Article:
Be blessed as you write for Him.
Pertelote, a young hen in Walter Wangerin’s The Book of the Dun Cow, changed my life. Bent under the tyranny of Cockatrice, a rooster who ruled with an iron beak, Pertelote recoiled in his presence. Half gray-scaled snake, half rooster, Cockatrice was the poultry world’s Hitler. Pertelote escaped Cockatrice’s domain, but her pain and fear still lived inside. She made her way down river, tattered and worn out. There, across from her, stood another rooster, Chauntecleer. Chauntecleer, a kind rooster, had been wading through mud, graying his lower feathers. He did not know it, but the dried mud made him resemble the evil-scaled Cockatrice.
When Pertelote spied him, she screamed. She thought he was Cockatrice, coming back to torture her.
Later, when Pertelote was safe within Chauntecleer’s kingdom, she agreed to marry him. Before they married, Chauntecleer was troubled afresh by her first reaction to him.
He asked if she was afraid of him.
She said no.
He puzzled over her response and asked if there were ever a time she was afraid.
Again she said no.
“But you screamed at me!”
“Yes I screamed at you,” she said.
Eventually, Pertelote said she thought he’d been the evil Cockatrice. “Chauntecleer, what I thought I saw in you was not there. What I saw I should not have seen. My seeing was not true: The thing was not there, nor could it ever be there in you. I know that. My imagination made me afraid.”
I am a lot like Pertelote. When I see God, his goodness is masked by the pain of my past. I assign his muddiness to scales. I scream in fear because I cannot conceive of God being for me. But God is not a composite of the evil from my past. It’s a lesson I’ve had to learn and re-learn, but Pertelote helped me start the journey.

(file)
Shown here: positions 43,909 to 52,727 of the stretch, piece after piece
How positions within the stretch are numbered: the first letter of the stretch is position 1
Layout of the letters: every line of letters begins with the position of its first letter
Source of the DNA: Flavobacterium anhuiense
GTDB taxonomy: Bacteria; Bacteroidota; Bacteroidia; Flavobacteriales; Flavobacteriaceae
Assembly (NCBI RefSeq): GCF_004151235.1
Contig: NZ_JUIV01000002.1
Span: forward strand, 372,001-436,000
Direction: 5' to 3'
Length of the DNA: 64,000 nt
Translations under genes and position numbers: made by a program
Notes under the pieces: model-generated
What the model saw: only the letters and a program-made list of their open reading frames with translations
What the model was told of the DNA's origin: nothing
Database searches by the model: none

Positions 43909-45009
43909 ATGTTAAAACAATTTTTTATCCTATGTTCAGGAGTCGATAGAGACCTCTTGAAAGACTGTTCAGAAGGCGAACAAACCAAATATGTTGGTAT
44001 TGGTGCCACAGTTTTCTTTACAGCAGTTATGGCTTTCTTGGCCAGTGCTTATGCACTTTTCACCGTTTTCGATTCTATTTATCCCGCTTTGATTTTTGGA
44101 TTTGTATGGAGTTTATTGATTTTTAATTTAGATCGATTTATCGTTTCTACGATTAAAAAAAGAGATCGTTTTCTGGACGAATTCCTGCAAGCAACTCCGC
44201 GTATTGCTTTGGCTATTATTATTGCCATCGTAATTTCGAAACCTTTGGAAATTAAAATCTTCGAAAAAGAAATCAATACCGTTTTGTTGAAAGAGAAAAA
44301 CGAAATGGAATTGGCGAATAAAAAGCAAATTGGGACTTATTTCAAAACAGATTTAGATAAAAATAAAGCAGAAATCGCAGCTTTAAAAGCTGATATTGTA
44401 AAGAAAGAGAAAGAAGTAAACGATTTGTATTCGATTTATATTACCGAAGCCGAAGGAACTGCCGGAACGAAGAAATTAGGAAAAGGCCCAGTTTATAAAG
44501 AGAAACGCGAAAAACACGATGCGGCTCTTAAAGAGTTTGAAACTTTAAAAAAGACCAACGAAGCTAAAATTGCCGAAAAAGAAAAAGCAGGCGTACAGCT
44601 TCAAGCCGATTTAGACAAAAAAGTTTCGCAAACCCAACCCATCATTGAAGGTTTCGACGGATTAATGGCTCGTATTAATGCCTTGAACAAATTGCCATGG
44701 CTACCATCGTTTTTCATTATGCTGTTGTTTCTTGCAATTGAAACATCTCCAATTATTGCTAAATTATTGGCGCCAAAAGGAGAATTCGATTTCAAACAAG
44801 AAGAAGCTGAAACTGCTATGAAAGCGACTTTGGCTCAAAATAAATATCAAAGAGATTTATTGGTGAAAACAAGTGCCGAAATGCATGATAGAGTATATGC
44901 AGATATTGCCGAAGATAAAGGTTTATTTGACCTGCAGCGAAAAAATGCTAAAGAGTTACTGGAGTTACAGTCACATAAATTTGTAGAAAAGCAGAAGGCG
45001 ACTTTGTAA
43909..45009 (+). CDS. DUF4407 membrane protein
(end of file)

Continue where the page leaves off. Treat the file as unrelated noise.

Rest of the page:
Of the many books I have read this year, one has stayed with me for months after I turned the last page.
Dark Star: Confessions of a Rock Idol posed a question that changed my prayer life and opened my eyes to those around me.
Within the pages of Dark Star, I was introduced to Everett Lester, a drug and alcohol addicted rock star. His long hair, heavily tattooed body, lifestyle of womanizing, and dabblings in the occult would hardly endear him to most Christians. .
People of faith sometimes fall into the trap of judging people because of the way they look. I know, because I have been guilty of this. Not too long ago, a Maori gentleman with long hair, black clothing, and full facial moko (Maori tattoo) entered our church and sat through the service. He resembled the motorcycle gang members throughout New Zealand and it wasn’t long before I was questioning in my mind his reasons for being there.
But in Dark Star, Karen Bayliss sees the man beyond the image and genuinely fears for Everett’s soul. Instead of turning away and deeming him as ‘unredeemable’, Karen earnestly prays for him and sees him as God sees him; a man in need of Christ’s saving grace.
The Bible tells us to love our neighbors, to love all who cross our path, as God does. But do we really? How often do we take the time to see beyond the surface? Dark Star challenged me to ask myself these questions, and reopened my eyes to the power of intercessory prayer.
My prayer life has deepened in the months since reading this book. I now listen more closely for God’s promptings. If I find myself falling into the trap of judging by appearances, I now turn around and say a prayer for them. This Christian fiction story has truly changed my life and I’m so grateful for the way God has used it to make me more like Him.
I must credit Mr/s Jenkins & LaHaye for their Left Behind series, by which I learned more about what may be on hand for believers & unbelievers in Christ as we move into the "End-Times".
No, these powerful writers don't corroborate the happenings of the Book of Revelation. However, by their enlightening novels, these authors have helped my daughter, my wife & me, (among millions of other fiction readers), understand that God is the only entity from which we can receive an eternal reward when we place our trust in Him.
Jenkins & LaHaye's series changed our spirituality by encouraging us to seek the forgiveness Christ has won for us all by His death on a cross.